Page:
“April 25, 1945 evidently marks a watershed for Italy: the end of the Second World War, of the Nazi occupation, of the Fascist period, of the anti-Jewish persecutions, of the bombings and of many other deaths and deprivations that have afflicted for a long time our national community”, writes the Prime Minister again. “Unfortunately – he adds -, the same date did not also mark the end of the bloody civil war that had torn the Italian people apart, which in some territories lasted and even divided individual families, overwhelmed by a spiral of hatred which led to summary executions even several months after the end of the conflict. Just as it must be remembered that, while that day millions of Italians returned to savor freedom, a second wave of massacres began for hundreds of thousands of our compatriots from Istria, Fiume and Dalmatia and the drama of the exodus from their lands”.

Meloni: “Fascism used as a weapon of mass exclusion”

“I understand what the goal of those who, in preparation for this day and its ceremonies, draw up a list of who can and who cannot participate, according to scores that have nothing to do with history but a lot to do with politics – Meloni writes – It is using the category of fascism as a tool for delegitimizing any political opponent: a sort of weapon of mass exclusion, as taught by Augusto Del Noce, which for decades has allowed people, associations and parties to be ousted from every area of ​​comparison, discussion, simple listening”. “An attitude so instrumental – he adds – that over the years, during the celebrations, it has even led to unacceptable episodes of intolerance such as those too often perpetrated against the Jewish Brigade by extremist groups. Unworthy episodes that we hope we never have to witness again “. “I wonder if these people realize how much, in doing so, they weaken the values ​​they say they want to defend – he continues – It is probably this awareness that prompted Luciano Violante to identify – in his memorable inauguration speech as Speaker of the Chamber – almost thirty ‘years ago – precisely in a certain ‘proprietary conception’ of the Liberation struggle one of the factors that prevented it from becoming a heritage shared by all Italians” – It is “a concept taken up in 2009 by Silvio Berlusconi (then president of a Council of Ministers in which I also sat) in another famous speech, when in Onna, celebrating the anniversary of the Liberation on the rubble of the earthquake, he invited to make April 25 the ‘Festa della Libertà’, so as to overcome the lacerations of the past. A hope – he adds – that I not only share but that I want to renew today, precisely because 78 years later, love for democracy and freedom is still the only true antidote against all totalitarianisms. In Italy as in Europe”.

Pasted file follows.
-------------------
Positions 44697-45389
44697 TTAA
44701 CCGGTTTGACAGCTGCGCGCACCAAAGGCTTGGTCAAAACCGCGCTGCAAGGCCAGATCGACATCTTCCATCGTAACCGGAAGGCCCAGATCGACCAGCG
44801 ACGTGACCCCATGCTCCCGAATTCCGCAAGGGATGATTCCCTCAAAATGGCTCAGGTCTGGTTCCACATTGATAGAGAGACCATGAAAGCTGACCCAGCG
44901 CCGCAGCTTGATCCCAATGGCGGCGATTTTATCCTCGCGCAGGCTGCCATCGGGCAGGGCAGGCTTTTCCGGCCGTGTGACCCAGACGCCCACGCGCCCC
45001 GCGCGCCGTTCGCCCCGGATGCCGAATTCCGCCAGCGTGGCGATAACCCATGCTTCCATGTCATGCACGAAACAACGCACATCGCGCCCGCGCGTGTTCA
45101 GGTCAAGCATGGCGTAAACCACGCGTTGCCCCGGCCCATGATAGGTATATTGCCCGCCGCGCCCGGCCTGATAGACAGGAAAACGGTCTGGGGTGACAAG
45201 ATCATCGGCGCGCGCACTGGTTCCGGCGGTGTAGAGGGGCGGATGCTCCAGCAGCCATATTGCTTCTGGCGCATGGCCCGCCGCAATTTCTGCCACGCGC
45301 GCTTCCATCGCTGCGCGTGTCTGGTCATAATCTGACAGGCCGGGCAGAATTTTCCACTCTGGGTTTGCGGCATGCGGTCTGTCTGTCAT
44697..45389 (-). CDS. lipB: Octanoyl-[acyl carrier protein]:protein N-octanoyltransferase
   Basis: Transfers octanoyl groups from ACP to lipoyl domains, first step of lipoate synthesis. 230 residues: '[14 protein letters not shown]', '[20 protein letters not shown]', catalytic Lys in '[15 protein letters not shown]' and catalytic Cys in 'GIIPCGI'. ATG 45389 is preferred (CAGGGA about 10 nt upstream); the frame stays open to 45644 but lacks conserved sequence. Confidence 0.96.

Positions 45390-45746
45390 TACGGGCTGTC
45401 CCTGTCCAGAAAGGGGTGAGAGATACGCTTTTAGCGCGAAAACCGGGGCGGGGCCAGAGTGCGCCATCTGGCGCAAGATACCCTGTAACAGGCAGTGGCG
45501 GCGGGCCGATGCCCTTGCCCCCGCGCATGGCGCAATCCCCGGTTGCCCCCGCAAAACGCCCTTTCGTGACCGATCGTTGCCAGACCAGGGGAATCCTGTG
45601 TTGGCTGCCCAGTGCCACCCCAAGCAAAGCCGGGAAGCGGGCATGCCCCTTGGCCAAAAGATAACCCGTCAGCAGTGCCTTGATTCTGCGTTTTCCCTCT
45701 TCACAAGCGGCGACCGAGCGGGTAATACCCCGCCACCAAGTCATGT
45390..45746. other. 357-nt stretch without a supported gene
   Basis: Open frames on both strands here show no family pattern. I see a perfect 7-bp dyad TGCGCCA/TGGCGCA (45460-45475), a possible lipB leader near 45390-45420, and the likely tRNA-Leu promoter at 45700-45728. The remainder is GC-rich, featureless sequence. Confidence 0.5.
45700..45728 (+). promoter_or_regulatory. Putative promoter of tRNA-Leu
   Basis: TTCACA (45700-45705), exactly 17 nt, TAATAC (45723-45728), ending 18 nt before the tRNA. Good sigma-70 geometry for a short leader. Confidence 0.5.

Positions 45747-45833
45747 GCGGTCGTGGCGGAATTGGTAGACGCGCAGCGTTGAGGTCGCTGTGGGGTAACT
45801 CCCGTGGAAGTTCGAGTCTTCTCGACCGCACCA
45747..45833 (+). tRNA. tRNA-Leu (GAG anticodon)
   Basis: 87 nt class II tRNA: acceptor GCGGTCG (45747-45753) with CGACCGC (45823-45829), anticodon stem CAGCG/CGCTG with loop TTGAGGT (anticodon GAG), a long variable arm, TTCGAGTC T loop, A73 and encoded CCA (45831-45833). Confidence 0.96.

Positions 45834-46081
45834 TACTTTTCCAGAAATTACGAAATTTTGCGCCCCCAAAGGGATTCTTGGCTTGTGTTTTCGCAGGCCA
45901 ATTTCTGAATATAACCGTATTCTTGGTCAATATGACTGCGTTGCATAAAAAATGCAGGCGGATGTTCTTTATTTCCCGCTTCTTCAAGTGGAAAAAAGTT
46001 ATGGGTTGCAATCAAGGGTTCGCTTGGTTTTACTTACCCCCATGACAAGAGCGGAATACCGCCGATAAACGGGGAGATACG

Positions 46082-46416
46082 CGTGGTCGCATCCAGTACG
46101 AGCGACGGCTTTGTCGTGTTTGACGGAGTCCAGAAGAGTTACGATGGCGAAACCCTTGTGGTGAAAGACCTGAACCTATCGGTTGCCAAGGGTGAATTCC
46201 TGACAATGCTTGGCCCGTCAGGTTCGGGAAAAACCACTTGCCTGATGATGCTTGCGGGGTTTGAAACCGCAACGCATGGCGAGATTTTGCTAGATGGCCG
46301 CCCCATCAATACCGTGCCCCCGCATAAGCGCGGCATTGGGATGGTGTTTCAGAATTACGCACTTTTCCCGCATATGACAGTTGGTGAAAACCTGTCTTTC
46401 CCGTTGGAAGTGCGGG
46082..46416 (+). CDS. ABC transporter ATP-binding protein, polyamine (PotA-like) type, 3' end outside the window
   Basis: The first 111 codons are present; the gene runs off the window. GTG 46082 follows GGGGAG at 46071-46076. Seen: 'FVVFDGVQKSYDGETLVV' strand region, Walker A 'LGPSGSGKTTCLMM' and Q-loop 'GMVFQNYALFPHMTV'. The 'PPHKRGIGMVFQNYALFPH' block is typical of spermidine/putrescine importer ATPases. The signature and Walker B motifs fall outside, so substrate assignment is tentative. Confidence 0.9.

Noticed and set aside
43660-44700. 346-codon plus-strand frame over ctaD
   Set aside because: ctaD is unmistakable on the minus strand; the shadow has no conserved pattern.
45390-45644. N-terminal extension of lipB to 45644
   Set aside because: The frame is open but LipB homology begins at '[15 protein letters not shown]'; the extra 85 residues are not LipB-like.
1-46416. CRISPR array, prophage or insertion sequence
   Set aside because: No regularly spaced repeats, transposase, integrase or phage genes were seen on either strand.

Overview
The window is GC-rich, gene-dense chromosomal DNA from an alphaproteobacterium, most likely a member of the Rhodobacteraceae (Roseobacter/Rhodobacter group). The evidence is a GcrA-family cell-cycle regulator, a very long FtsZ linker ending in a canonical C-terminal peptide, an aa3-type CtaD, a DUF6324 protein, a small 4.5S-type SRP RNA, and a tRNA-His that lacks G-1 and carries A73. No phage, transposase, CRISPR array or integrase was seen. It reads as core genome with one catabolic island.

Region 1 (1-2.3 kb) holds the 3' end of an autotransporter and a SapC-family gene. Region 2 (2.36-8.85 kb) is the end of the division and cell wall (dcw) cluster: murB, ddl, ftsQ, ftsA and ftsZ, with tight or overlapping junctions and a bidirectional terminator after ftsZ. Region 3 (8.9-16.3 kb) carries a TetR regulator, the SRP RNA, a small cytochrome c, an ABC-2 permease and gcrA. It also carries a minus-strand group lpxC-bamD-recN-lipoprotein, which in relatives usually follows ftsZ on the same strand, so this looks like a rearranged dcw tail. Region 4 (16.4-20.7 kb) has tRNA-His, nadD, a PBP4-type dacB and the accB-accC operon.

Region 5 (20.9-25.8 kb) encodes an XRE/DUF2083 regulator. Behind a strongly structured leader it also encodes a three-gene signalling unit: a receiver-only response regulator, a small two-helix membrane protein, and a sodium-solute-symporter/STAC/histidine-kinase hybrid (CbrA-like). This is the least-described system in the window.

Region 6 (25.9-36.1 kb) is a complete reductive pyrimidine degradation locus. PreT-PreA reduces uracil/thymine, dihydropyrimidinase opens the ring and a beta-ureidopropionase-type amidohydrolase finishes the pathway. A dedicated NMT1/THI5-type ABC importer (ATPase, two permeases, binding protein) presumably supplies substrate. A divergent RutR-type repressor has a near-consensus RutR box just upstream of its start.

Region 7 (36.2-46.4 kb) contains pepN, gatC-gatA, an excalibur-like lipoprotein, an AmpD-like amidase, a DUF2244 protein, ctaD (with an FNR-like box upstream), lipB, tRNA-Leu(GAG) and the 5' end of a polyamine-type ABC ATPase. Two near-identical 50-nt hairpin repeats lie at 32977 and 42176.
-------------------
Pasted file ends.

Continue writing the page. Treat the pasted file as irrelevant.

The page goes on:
Meloni: “Freedom and democracy, everyone’s heritage”